The Oklahoma Senate passed legislation Thursday that would fill nearly one-tenth of a projected $1.3 billion budget shortfall in the upcoming fiscal year.
Senate Bill 1577 eliminates a tax credit for economically at-risk oil wells, saving the state over $132 million. Under the bill, no tax credit claims can be made on marginally-producing wells from calendar year 2015 and beyond.
Senate President Pro Tem Brian Bingman, R-Sapulpa, authored the bill and said continuing the tax credit would strain the state at the expense of education.
“You will see some impact on some wells. No doubt about it. This is $132 million that we’re talking about. My point is, is this a position the state should be in again, by helping business when we don’t control the commodity prices,” Bingman said.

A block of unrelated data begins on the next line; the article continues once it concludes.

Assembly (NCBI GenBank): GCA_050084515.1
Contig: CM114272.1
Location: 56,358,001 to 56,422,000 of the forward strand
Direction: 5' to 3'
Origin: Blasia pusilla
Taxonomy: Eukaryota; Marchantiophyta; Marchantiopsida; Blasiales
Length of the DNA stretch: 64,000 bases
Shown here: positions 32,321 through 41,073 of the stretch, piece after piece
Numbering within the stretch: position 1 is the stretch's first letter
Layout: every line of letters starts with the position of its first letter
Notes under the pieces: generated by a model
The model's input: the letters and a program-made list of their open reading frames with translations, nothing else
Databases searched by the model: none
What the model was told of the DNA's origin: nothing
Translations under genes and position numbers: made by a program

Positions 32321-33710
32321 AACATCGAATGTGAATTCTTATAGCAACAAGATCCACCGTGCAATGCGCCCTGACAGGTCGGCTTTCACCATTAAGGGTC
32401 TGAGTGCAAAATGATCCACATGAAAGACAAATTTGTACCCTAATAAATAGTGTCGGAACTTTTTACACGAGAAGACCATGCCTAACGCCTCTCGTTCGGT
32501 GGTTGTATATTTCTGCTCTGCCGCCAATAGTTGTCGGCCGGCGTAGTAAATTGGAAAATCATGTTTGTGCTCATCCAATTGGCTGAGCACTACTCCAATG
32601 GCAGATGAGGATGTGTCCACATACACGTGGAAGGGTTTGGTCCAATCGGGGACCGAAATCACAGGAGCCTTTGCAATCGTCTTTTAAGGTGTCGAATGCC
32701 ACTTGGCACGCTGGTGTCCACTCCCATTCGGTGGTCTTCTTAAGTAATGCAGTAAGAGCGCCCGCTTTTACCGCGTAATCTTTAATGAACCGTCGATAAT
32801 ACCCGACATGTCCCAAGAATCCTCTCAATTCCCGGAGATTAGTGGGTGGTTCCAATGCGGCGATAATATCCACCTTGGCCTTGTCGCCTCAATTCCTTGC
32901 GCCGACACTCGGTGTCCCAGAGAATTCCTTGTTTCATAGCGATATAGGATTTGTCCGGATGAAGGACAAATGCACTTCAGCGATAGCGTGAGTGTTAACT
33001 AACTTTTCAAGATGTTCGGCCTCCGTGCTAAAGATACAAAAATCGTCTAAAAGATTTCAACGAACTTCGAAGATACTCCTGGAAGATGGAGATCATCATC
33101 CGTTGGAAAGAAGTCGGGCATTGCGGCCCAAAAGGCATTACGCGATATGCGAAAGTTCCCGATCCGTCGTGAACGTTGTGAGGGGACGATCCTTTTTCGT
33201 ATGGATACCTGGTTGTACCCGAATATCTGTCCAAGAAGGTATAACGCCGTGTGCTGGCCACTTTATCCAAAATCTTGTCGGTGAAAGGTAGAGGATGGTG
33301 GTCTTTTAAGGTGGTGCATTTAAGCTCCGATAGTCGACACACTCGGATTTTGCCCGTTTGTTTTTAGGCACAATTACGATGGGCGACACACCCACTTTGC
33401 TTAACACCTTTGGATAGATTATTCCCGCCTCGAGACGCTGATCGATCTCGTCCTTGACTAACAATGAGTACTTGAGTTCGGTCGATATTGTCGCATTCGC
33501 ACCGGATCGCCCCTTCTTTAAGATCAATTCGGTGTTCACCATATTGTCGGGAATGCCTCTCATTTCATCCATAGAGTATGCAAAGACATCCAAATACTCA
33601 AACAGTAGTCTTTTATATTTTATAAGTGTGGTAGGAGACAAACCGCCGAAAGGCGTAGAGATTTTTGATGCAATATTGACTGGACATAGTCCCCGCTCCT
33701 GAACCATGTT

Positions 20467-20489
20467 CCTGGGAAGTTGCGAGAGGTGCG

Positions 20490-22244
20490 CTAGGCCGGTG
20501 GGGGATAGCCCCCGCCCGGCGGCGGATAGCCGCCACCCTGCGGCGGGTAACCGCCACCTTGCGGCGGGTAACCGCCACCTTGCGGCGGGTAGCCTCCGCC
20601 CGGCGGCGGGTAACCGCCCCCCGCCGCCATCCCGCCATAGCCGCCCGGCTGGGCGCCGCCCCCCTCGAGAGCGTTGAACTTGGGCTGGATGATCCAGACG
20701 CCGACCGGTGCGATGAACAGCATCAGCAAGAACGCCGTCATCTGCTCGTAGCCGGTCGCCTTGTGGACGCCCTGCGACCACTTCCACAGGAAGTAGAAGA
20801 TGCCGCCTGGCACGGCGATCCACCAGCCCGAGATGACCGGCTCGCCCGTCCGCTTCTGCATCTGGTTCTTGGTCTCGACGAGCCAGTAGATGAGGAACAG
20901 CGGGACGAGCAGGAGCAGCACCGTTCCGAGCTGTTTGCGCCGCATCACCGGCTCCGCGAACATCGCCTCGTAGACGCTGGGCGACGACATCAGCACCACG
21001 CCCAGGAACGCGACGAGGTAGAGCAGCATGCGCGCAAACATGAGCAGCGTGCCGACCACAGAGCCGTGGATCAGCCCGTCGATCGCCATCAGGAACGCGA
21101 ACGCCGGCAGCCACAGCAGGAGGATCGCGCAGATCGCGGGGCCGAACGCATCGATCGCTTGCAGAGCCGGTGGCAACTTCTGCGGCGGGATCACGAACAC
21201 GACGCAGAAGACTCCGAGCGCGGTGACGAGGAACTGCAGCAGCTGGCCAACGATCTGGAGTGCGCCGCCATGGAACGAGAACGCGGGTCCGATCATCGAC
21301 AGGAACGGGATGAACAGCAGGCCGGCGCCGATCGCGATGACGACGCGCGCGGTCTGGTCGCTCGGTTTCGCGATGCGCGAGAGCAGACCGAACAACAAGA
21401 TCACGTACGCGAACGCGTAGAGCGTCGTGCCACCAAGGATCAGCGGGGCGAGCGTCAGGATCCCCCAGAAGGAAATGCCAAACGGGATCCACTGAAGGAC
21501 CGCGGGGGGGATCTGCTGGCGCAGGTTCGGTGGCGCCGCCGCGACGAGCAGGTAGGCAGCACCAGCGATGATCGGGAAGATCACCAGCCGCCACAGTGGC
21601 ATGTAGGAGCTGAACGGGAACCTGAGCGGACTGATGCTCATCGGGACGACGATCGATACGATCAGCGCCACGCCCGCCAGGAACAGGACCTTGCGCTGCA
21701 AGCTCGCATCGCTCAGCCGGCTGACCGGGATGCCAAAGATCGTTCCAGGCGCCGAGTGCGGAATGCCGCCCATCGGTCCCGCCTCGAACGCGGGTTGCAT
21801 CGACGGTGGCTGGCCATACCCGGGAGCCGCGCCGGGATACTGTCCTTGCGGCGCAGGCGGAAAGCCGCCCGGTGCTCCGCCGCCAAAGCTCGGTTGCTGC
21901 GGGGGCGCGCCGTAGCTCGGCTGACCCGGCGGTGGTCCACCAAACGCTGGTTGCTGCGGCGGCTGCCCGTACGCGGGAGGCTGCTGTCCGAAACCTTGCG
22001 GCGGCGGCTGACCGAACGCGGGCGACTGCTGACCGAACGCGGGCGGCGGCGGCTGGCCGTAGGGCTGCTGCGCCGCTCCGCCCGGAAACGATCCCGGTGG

State Sens.John Sparks, D-Norman, and Ralph Shortey, R-Oklahoma City, opposed the measure. Sparks argued it would put 80,000 wells at risk, and Shortey withheld his support until the legislature scrutinizes the wind industry’s remaining tax credit.
“The wind credit does not create jobs. Not like the oil and gas industry does. It doesn’t create tax revenues. They don’t pay sales tax. Every oil and gas company, when they go buy equipment, they’re going to pay a sales tax,” Shortey said.
The bill passed 29 to 4. It now goes to the House of Representatives, where Speaker Jeff Hickman, R-Fairview, said the at-risk credit was originally developed to encourage production at a time when more oil was needed in the country’s supply.
“We’re continuing to incentivize oil being produced at a time in our history when too much oil is what’s hurting the Oklahoma economy,” Hickman said. “I think that’s all part of this conversation about this credit.”
As a community-supported news organization, KGOU relies on contributions from readers and listeners to fulfill its mission of public service to Oklahoma and beyond. Donate online, or by contacting our Membership department.